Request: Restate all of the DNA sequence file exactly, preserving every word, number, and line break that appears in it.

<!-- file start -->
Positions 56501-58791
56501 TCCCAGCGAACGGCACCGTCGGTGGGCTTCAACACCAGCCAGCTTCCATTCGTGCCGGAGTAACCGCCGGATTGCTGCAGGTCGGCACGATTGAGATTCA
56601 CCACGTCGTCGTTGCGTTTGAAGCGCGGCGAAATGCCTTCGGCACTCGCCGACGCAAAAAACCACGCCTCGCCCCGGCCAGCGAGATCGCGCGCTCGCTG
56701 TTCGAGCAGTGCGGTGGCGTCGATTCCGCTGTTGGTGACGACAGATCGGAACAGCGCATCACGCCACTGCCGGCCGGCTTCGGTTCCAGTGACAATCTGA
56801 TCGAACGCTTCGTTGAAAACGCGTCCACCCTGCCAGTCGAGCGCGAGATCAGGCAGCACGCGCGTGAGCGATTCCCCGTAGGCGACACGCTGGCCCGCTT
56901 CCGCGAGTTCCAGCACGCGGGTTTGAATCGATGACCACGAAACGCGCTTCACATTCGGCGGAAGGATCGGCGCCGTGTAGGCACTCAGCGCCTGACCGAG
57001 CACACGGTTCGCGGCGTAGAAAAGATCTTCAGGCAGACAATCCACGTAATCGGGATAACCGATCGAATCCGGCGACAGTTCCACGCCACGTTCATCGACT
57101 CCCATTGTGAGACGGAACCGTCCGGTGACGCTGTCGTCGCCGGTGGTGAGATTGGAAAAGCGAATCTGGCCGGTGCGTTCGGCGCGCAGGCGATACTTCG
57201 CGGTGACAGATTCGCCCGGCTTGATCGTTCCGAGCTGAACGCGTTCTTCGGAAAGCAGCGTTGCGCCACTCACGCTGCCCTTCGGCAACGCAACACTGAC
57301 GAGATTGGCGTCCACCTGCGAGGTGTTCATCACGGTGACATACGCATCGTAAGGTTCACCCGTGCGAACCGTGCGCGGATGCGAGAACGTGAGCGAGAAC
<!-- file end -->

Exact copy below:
Positions 56501-58791
56501 TCCCAGCGAACGGCACCGTCGGTGGGCTTCAACACCAGCCAGCTTCCATTCGTGCCGGAGTAACCGCCGGATTGCTGCAGGTCGGCACGATTGAGATTCA
56601 CCACGTCGTCGTTGCGTTTGAAGCGCGGCGAAATGCCTTCGGCACTCGCCGACGCAAAAAACCACGCCTCGCCCCGGCCAGCGAGATCGCGCGCTCGCTG
56701 TTCGAGCAGTGCGGTGGCGTCGATTCCGCTGTTGGTGACGACAGATCGGAACAGCGCATCACGCCACTGCCGGCCGGCTTCGGTTCCAGTGACAATCTGA
56801 TCGAACGCTTCGTTGAAAACGCGTCCACCCTGCCAGTCGAGCGCGAGATCAGGCAGCACGCGCGTGAGCGATTCCCCGTAGGCGACACGCTGGCCCGCTT
56901 CCGCGAGTTCCAGCACGCGGGTTTGAATCGATGACCACGAAACGCGCTTCACATTCGGCGGAAGGATCGGCGCCGTGTAGGCACTCAGCGCCTGACCGAG
57001 CACACGGTTCGCGGCGTAGAAAAGATCTTCAGGCAGACAATCCACGTAATCGGGATAACCGATCGAATCCGGCGACAGTTCCACGCCACGTTCATCGACT
57101 CCCATTGTGAGACGGAACCGTCCGGTGACGCTGTCGTCGCCGGTGGTGAGATTGGAAAAGCGAATCTGGCCGGTGCGTTCGGCGCGCAGGCGATACTTCG
57201 CGGTGACAGATTCGCCCGGCTTGATCGTTCCGAGCTGAACGCGTTCTTCGGAAAGCAGCGTTGCGCCACTCACGCTGCCCTTCGGCAACGCAACACTGAC
57301 GAGATTGGCGTCCACCTGCGAGGTGTTCATCACGGTGACATACGCATCGTAAGGTTCACCCGTGCGAACCGTGCGCGGATGCGAGAACGTGAGCGAGAAC